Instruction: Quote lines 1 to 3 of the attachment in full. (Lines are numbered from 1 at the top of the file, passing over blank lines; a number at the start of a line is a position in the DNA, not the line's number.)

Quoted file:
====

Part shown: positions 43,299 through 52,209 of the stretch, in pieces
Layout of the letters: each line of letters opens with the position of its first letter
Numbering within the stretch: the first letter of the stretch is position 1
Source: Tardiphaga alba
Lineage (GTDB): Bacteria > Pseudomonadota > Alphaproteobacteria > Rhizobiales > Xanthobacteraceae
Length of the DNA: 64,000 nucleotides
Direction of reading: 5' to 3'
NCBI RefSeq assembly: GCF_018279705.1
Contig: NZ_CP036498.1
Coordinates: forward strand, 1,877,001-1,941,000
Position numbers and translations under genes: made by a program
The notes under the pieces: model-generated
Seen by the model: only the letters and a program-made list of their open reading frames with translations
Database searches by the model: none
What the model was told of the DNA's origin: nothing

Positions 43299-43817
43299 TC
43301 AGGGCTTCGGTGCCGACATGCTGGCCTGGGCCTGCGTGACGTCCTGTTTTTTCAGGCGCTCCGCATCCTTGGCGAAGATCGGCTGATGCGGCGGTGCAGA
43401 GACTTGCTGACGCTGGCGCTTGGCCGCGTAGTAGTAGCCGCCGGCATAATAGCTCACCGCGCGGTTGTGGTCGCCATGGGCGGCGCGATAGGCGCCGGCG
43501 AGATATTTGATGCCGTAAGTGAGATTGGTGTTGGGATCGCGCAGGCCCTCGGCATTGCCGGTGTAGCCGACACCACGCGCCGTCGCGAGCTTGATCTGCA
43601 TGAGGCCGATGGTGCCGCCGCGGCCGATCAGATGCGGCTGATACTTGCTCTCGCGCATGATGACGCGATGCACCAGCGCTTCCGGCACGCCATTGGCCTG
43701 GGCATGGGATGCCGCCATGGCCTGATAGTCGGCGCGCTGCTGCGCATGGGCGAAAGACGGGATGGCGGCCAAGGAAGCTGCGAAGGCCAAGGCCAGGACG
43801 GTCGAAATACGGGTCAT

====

Part shown: positions 43,299 through 52,209 of the stretch, in pieces
Layout of the letters: each line of letters opens with the position of its first letter
Numbering within the stretch: the first letter of the stretch is position 1